Energy demand is increasing. CO2 emissions are rising. Resources are getting scarce. The price for fossil fuels is skyrocketing. And costs for renewable energy technologies are decreasing.
These trends have made renewable energies a feasible alternative to traditional energy generation, which is more expensive and dependent on international fossil fuel markets. Renewable energies play a central role in ensuring our future energy security and have the potential to positively impact economic development, government budgets, the environment and poverty reduction. Theoretically, renewable energy should be a fast-seller, especially in developing and emerging countries. However, this is not necessarily the case despite significant cost reductions and the resulting gradual increases in investment and capacity.
Having overcome the cost hurdle, renewable energies still face a steep uphill battle in developing countries. In addition to the barriers posed by electricity market design, regulations and financing models, greater deployment of variable renewable energies will require us to rethink how to ensure grid stability and supply security. This raises several questions: Are renewables really a viable alternative for developing and emerging countries? And if so, what is the role of the international community and German international cooperation, especially considering the German ‘Energiewende’, in ensuring sustainable development of the energy sector in other countries? What successful forms of collaboration exist between researchers and practitioners, and how can these be used to catalyse the deployment of renewables?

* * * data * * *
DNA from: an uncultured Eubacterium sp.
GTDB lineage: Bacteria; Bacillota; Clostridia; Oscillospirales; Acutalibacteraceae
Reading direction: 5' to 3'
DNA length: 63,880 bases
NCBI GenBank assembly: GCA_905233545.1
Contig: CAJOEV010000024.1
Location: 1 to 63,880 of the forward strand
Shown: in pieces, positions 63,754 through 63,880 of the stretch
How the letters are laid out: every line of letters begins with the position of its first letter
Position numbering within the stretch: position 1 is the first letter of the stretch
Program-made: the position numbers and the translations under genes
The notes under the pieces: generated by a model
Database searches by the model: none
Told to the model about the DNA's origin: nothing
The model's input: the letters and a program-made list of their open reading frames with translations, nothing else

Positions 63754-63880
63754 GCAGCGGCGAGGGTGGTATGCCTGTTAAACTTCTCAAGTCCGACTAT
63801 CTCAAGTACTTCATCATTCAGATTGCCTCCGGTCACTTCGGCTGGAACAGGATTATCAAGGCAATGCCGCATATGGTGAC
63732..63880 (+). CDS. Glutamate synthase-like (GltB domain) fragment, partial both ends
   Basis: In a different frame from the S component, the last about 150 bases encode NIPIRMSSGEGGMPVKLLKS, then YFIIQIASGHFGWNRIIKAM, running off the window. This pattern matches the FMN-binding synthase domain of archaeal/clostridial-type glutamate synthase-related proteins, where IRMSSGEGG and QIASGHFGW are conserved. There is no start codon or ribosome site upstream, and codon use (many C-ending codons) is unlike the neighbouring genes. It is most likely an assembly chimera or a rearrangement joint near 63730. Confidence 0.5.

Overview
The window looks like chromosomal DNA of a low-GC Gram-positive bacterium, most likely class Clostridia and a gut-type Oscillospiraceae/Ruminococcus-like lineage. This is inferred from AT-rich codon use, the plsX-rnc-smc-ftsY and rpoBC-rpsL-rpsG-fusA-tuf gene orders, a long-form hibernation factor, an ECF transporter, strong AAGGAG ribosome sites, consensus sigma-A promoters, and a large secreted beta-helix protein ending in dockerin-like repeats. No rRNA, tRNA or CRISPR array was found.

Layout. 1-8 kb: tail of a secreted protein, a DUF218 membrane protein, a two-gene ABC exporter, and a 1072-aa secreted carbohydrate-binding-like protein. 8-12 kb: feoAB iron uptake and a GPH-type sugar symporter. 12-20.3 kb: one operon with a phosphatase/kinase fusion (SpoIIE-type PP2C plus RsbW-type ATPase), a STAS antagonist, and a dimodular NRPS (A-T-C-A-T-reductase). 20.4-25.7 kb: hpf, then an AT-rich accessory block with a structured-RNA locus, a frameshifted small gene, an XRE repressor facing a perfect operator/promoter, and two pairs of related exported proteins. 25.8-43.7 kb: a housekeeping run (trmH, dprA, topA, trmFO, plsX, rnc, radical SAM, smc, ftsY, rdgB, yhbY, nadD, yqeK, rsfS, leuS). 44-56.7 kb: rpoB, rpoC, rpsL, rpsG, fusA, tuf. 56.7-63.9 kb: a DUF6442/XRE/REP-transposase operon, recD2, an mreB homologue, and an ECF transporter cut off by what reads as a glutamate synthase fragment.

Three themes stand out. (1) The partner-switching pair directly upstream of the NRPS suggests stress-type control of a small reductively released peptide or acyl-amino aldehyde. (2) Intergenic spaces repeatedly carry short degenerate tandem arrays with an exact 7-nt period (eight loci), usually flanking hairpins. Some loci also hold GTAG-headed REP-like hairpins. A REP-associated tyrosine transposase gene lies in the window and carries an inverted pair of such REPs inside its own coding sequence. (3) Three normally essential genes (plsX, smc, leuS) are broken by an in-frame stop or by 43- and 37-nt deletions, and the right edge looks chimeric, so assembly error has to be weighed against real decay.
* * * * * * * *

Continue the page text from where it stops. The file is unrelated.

To discuss these issues we will be joined by Michael Taylor (Senior Analyst, International Renewable Energy Agency Innovation and Technology Center, Bonn), who researches costs and technology trends in the area of renewable energies, as well as Dr Bernhard Bösl (Senior Advisor Energy, GIZ), who will contribute his practical GIZ-specific experience. Moderation: Ute Lange.
The event will take place on 17 October 2013 from 16:00 to 18:00. Following the discussion, we invite you to join us for an informal exchange over snacks and drinks.
Venue: Godesberger Allee 119, Bonn, Germany
Contact (please register before 10 Oct.): Sonja Moissidis forschungtrifftpraxis(AT)giz.de
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